And because the Bible was composed by everyday sort of people, that means the construction of the Bible was not a flawless process. The remembering and the collating of stories to be included in the canon was dependent upon the sensibilities of many different people, over a long-time frame. And so, there repetitions here and there, there are continuity issues—you know when you are watching a tv show and a character is wearing something in a scene but when the camera angle changes and we see them from a different perspective, they are not wearing it? The Bible has moments like that. We notice it when we align the common stories from each Gospel side-by-side. Who exactly discovered the tomb empty? Was it Mary alone or was it a group of women? Was the woman who poured oil over the feet of Jesus Mary from Bethany or was it an unnamed woman? These discrepancies exist and, because of that, biblical scholars through the ages have bickered over which version is correct and tried to determine if the differences matter. Some of the bigger discrepancies in the Bible concern seemingly contradictory lessons or pieces of wisdom. Today’s reading is central to a big argument that took place in the time of Martin Luther and carries on with us today. You see, when Paul wrote his letters to the emerging Christian communities of faith, he often argued against legalism. Doing precisely this or doing precisely that did not make up the instruction manual for getting good with God. To be a faithful Jew means following a lot of rules concerning one’s behaviour—rituals, eating only permitted food*seafood, refraining from certain actions. To honour God, one had back in ancient times and still do this day, a daily list of what and what not to do. Paul essentially threw the rule book away and said, the laws don’t matter, only your faith matters. Just believe and have faith and you’re good with God.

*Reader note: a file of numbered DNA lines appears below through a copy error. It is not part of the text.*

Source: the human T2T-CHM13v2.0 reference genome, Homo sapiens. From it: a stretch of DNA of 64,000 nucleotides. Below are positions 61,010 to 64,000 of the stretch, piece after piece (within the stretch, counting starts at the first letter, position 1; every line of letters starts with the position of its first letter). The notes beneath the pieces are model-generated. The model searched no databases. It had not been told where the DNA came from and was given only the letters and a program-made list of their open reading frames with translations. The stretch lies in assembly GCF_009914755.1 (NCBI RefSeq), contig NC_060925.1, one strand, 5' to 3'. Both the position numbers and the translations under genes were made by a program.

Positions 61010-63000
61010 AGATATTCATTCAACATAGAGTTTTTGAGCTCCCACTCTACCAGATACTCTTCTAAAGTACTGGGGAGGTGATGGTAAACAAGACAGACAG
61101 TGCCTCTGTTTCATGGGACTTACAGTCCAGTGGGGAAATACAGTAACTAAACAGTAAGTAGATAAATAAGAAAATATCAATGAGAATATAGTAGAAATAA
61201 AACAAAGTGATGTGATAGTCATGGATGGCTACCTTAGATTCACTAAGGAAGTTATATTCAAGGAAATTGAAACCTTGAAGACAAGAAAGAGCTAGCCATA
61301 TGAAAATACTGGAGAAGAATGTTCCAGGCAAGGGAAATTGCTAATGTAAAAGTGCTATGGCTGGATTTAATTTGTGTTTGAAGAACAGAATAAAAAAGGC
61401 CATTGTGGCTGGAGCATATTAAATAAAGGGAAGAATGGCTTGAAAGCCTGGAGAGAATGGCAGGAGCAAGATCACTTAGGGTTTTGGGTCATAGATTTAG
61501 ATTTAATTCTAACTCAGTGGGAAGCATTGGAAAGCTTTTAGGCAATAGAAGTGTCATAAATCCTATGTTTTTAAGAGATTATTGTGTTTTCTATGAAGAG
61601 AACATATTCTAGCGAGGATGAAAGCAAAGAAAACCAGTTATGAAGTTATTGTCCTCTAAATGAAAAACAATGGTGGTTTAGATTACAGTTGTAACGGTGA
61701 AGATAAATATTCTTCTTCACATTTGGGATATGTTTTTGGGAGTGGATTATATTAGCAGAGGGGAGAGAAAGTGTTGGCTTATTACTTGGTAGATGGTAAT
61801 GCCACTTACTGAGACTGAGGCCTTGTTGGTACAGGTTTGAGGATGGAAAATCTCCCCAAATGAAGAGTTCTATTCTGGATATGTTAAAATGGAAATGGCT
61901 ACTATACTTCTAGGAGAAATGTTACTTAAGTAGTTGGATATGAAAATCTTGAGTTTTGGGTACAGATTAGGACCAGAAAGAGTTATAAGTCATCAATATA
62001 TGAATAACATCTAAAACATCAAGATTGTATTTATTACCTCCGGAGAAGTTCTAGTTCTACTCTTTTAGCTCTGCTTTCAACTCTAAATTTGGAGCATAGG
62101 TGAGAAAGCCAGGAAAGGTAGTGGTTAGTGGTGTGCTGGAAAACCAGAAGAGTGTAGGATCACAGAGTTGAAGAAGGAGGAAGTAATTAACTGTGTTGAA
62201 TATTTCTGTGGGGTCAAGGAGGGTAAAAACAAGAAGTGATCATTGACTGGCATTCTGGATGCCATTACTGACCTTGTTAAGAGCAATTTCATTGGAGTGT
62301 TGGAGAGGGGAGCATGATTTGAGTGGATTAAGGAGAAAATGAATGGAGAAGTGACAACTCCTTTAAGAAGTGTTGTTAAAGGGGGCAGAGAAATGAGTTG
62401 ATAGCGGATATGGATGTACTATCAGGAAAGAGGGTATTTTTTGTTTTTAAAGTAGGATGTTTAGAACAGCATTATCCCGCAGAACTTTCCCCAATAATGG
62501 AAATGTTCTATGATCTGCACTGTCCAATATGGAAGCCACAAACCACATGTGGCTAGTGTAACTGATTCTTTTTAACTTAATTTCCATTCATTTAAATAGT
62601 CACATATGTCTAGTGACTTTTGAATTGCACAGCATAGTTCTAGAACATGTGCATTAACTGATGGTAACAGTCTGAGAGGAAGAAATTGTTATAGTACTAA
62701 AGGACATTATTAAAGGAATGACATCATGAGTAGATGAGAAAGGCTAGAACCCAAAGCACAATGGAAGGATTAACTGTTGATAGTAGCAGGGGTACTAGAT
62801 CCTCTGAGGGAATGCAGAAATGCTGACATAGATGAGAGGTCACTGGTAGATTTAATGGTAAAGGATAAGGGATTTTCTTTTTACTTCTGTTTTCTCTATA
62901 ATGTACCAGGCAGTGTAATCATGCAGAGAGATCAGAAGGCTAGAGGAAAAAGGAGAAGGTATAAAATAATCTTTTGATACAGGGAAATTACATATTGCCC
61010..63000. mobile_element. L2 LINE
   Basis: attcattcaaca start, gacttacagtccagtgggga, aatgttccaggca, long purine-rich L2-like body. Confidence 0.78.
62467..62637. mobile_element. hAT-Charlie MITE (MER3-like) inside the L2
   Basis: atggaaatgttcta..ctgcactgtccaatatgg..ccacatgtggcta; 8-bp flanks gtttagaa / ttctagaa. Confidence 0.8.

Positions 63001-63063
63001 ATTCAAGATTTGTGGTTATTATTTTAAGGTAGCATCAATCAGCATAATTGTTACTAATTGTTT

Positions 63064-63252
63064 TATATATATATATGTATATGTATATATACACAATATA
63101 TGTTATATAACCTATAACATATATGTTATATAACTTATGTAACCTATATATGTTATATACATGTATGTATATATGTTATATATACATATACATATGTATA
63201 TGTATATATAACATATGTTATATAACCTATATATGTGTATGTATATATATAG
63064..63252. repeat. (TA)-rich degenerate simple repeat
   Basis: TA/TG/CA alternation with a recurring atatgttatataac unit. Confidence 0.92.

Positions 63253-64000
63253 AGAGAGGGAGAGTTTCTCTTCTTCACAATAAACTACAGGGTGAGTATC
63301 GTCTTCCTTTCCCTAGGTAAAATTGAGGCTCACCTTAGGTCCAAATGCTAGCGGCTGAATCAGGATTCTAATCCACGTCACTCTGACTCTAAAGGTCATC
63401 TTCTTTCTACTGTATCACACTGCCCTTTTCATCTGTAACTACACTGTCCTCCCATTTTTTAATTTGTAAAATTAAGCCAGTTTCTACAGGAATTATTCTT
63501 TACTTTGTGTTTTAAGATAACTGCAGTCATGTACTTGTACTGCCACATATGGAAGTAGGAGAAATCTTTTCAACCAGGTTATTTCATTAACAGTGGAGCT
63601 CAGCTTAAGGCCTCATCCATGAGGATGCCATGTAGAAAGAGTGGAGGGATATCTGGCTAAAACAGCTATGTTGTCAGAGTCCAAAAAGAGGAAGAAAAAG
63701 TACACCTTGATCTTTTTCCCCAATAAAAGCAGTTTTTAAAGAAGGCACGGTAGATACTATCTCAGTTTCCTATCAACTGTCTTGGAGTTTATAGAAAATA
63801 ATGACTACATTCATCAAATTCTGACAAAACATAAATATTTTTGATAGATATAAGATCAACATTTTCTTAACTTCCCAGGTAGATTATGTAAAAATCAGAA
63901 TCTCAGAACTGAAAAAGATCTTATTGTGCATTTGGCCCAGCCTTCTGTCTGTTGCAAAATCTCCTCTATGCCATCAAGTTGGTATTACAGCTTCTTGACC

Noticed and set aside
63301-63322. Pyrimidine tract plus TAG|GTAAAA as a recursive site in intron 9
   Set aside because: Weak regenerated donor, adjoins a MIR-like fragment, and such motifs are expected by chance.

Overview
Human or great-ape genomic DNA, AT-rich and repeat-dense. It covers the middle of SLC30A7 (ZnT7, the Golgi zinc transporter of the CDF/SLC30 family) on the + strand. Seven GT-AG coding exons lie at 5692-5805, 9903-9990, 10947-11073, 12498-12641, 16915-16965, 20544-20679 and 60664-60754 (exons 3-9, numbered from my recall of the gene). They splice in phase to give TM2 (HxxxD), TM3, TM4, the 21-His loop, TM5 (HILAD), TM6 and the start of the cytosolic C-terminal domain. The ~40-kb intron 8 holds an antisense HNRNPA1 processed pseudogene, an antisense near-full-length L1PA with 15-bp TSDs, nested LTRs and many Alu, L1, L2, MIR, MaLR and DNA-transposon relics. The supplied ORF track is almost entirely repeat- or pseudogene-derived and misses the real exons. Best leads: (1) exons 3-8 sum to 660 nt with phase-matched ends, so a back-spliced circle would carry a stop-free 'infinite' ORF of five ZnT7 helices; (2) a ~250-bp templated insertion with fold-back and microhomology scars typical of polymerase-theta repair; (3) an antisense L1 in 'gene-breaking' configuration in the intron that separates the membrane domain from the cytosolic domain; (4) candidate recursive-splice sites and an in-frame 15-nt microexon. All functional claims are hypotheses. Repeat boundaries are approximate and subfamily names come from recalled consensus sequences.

But then, along came James. James the Just. James, the brother of Jesus. James who likely witnessed the Risen Christ. Paul argued again legalism, James argued against anti/no/mian/ism – which is a twenty-five-dollar word meaning to be freed by grace from the necessity of obeying the Mosaic Law. More or less, God loves me so I don’t have to worry about avoiding the steak and lobster special when I go out for supper. James recognized that by giving up the rituals and the laws of Moses—the ones Paul said people did not have to worry about—James noticed folks around him were not really concerned with the world around them. They believed. They were good. God had their back. There was no needed to fret about the state of the world. James said, no, no, no. You can believe all you want but your faith only adds up to a hill of beans if there is no action. This is what we heard today. Have faith and then work towards righteousness. It’s not the make-work rules and legalism that you have to work at, but you need to work at being decent to those around you. It would seem, at this point, the Bible is not clear—is it by faith alone or through works that one finds themselves on the right-hand side of God? Biblical scholars say that while each position seems counter to the other, they, in fact, are undergirded by the same God. As such, to believe in and to have faith in a merciful and compassionate God that loves without end is to be someone who works for the wholeness of the world, not just the wholeness of ones-self. So, two weeks ago you heard loudly and clearly from Stephen that God loves you and will never forsake you and today you will hear, God loves you without end and what now are you going to do about it?